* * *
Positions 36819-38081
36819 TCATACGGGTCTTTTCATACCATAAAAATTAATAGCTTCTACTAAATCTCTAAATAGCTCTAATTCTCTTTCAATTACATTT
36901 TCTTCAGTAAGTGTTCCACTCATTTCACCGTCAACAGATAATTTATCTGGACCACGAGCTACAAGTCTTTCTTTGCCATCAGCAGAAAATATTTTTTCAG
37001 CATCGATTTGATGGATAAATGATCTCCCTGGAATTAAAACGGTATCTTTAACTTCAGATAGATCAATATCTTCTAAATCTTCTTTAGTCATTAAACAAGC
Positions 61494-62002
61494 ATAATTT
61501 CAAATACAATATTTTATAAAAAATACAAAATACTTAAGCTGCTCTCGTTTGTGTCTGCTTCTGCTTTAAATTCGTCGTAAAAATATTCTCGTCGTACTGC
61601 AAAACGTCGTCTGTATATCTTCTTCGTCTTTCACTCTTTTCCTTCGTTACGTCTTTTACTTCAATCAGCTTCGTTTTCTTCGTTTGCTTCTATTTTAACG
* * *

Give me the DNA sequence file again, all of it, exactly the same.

Positions 36819-38081
36819 TCATACGGGTCTTTTCATACCATAAAAATTAATAGCTTCTACTAAATCTCTAAATAGCTCTAATTCTCTTTCAATTACATTT
36901 TCTTCAGTAAGTGTTCCACTCATTTCACCGTCAACAGATAATTTATCTGGACCACGAGCTACAAGTCTTTCTTTGCCATCAGCAGAAAATATTTTTTCAG
37001 CATCGATTTGATGGATAAATGATCTCCCTGGAATTAAAACGGTATCTTTAACTTCAGATAGATCAATATCTTCTAAATCTTCTTTAGTCATTAAACAAGC
Positions 61494-62002
61494 ATAATTT
61501 CAAATACAATATTTTATAAAAAATACAAAATACTTAAGCTGCTCTCGTTTGTGTCTGCTTCTGCTTTAAATTCGTCGTAAAAATATTCTCGTCGTACTGC
61601 AAAACGTCGTCTGTATATCTTCTTCGTCTTTCACTCTTTTCCTTCGTTACGTCTTTTACTTCAATCAGCTTCGTTTTCTTCGTTTGCTTCTATTTTAACG